Lornsword Winter Chronicle’s Real War Is Between Story And Game

Lornsword Winter Chronicle’s Real War Is Between Story And Game

Lornsword Winter Chronicle is a game about the high cost of war and the brutality of empires. Or perhaps it’s a game about plunking down towers and forts and dashing around the battlefield to whack folks. Usually it’s either the former or the latter, rarely both at once.

A ‘story-driven action strategy game’ now out in early access, Lornsword Winter Chronicle’s missions are all about controlling and defending resources and pushing back the advance of the enemy in the fashion of tower defence or some kind of single player MOBA (though Lornsword also has a drop-in local co-op mode for two players).

We play as Corun Lan Ka, reluctant servant and soon-to-be-general of the Lorn Empire. Bashing the enemy with Corun’s trusty lornsword is always an option but rarely the most effective strategy. Instead, you scout ahead, claim gold mines and farms (gold and food are the two main resources), decide where to construct buildings, and support the troops where support is most needed. Corun can spend his mana (which doubles as his stamina) to call elementary spirits to his side, which can turn the tide of battle in an instant.

Like a MOBA, the battlefields usually have various lanes which both your enemy and your own soldiers use. Depending on where you place your buildings, the spawning soldiers will take a different route. You cannot take control of your army directly, but you can call on up to 15 soldiers to lead them into battle personally.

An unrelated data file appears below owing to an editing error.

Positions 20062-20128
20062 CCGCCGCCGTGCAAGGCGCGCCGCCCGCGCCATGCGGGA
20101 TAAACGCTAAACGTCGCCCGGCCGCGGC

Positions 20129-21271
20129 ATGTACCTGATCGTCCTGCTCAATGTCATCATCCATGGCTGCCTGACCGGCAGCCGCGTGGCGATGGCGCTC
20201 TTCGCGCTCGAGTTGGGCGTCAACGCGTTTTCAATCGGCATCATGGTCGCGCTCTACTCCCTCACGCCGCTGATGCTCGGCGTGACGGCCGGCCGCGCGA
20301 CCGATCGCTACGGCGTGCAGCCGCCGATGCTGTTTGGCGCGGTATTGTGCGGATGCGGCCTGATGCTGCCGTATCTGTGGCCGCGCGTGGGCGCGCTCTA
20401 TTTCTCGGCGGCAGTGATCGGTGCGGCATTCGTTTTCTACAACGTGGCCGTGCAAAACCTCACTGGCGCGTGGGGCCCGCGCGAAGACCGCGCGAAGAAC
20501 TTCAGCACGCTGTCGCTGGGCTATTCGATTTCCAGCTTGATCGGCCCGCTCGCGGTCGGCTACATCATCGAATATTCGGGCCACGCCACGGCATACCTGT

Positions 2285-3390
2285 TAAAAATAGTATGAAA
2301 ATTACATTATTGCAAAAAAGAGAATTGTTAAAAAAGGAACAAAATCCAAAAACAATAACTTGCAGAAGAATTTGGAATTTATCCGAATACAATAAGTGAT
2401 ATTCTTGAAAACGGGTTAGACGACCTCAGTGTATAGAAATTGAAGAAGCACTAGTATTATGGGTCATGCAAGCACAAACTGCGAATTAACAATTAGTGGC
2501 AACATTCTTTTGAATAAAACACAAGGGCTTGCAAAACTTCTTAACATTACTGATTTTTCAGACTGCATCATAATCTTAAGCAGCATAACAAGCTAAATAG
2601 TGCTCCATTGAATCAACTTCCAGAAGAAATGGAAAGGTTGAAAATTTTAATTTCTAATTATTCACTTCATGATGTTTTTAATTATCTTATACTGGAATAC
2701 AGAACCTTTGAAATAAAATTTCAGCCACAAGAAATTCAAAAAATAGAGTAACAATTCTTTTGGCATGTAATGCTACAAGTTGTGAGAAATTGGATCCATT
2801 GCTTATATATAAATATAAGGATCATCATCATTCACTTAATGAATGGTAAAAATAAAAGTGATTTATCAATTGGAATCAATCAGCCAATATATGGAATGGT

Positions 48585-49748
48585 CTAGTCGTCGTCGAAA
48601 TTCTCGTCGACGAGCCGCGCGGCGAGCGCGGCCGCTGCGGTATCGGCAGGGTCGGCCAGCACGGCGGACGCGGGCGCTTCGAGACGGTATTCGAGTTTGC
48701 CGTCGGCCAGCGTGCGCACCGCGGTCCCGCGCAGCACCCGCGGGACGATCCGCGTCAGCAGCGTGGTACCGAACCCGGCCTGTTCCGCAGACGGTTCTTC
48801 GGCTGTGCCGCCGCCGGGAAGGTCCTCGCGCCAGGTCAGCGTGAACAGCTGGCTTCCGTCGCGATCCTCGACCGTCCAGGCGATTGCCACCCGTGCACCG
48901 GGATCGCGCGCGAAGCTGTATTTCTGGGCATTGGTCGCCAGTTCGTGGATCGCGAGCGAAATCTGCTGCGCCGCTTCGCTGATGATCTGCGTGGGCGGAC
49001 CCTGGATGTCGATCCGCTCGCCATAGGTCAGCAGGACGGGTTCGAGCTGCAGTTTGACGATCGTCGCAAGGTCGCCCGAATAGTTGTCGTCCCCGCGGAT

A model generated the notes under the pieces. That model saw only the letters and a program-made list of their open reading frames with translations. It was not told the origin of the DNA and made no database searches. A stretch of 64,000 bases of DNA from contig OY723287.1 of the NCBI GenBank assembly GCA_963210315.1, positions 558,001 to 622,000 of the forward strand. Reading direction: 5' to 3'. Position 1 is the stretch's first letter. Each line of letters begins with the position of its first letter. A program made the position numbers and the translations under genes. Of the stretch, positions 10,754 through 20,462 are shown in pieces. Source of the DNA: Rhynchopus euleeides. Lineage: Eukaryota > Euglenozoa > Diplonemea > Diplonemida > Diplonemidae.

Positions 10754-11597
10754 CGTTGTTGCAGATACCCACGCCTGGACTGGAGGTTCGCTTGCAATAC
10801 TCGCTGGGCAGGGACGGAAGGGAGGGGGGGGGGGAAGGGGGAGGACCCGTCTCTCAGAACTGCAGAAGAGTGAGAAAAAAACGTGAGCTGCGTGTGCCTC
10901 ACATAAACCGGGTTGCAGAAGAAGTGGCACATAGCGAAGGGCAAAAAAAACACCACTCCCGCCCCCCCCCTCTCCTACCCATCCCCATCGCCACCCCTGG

In its current state, Lornsword is quite an enjoyable if simple game pleasantly reminiscent of classic RTS games like Warcraft 3, both in its old-school look and its general atmosphere.

Its story is told mostly through gorgeous and vivid artwork that plays daringly with form and colour. The accompanying and fully voiced dialogue is decently written for the most part and tells a story about moral uncertainty, intrigue and corruption that casts a shadow of doubt over the empire and Corun’s place within it. The first four hours or so are a surprisingly engaging start to a story I’d be interested to see more of.

Sadly, the two parts rarely mix or complement each other. Apart from brief dialogue right at the beginning of each mission that mostly serves to explain our goals, this world with its characters and conflicts quickly recedes into the background. Story doesn’t take a backseat so much as jump out of the car, take a cab to the airport, fly halfway across the globe and vanish in the Bermuda Triangle.

Then you finish a mission and, surprise, guess who’s back: long and self-indulgent reams of dialogue that don’t do much to enrich your experience of playing the game. On average, there’s far less writing here than in your average RPG, but the sharp delineation between the two parts can make it feel tedious while the missions, mostly devoid of dramatisation, come to feel samey and undifferentiated even though the game does its best to keep them varied. As a result, Lornsword reinforces the artificial and still too popular distinction of ‘story vs. mechanics’ or ‘story vs. gameplay.’